Allergists continue to see an expanding number of patients with food allergy. At the same time, it appears that an increasing number of children are experiencing food allergies (aside from nut allergies) that persist through school age. This has prompted the urgent need for developing safe and effective treatments for food allergy. It is encouraging that in light of this pressing need, one or more treatment modalities for food allergy appears within reach.
Prevention of disease should always be the first and foremost objective. In this area, much remains to be done. Whether early introduction of potential allergens (likely in forms with reduced allergenic potential) is helpful remains to be proven. Providing the immune system with a “second signal” to enhance tolerance induction has shown some promise in various rodent models.
Of the treatments reviewed above, it appears that some form of orally delivered, allergen-specific immunotherapy is likely to provide the first clinically applicable therapeutic option. It must be emphasized, however, that several issues need clarification before this form of therapy will be approved for clinical use. The route, frequency, and dose will need to be standardized and the safety profile improved, with identification of biomarkers indicating those at greatest risk for reactions. It also will be important to elucidate the underlying immunologic mechanisms for these strategies and determine whether long-term oral tolerance is established.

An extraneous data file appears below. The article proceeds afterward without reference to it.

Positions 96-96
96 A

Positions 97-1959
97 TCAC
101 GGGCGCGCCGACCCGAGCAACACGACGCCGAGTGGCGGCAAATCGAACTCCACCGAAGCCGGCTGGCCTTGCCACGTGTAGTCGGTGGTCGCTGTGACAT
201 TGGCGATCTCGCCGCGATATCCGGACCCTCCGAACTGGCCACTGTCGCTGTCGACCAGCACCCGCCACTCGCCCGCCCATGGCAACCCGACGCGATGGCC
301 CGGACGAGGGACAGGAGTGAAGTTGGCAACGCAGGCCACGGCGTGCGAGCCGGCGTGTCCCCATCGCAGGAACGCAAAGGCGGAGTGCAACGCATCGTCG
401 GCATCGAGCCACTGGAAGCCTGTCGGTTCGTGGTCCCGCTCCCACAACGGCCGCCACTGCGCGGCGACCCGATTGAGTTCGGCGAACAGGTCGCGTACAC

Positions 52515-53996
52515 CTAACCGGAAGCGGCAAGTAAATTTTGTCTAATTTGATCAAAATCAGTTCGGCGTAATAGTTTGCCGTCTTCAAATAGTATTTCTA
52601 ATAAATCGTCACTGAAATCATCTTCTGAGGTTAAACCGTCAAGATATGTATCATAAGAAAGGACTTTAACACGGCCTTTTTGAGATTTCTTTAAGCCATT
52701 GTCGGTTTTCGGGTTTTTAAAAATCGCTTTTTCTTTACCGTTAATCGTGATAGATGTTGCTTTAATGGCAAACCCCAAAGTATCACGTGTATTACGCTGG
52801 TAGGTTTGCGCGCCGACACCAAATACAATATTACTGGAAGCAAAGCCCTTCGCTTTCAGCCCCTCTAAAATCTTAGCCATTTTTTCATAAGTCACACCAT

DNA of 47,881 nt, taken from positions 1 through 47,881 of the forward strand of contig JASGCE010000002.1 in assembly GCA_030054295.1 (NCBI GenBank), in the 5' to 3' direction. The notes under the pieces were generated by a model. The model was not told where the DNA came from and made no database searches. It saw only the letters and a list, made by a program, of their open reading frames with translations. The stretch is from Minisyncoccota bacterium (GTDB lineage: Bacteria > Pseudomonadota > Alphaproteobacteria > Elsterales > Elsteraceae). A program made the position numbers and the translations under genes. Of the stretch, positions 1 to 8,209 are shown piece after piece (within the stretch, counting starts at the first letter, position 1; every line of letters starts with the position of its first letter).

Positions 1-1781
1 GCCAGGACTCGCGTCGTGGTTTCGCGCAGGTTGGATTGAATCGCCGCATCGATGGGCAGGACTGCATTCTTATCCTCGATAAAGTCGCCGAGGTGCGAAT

Allergen-non specific treatments also have shown promise, not only in mice, but also in limited human trials. These forms of therapy are particularly attractive for the treatment of those patients with multiple food allergies in whom allergen-specific treatment of multiple allergies could literally take decades. The combination of allergen-specific with allergen-non specific therapies could potentially yield the greatest benefits.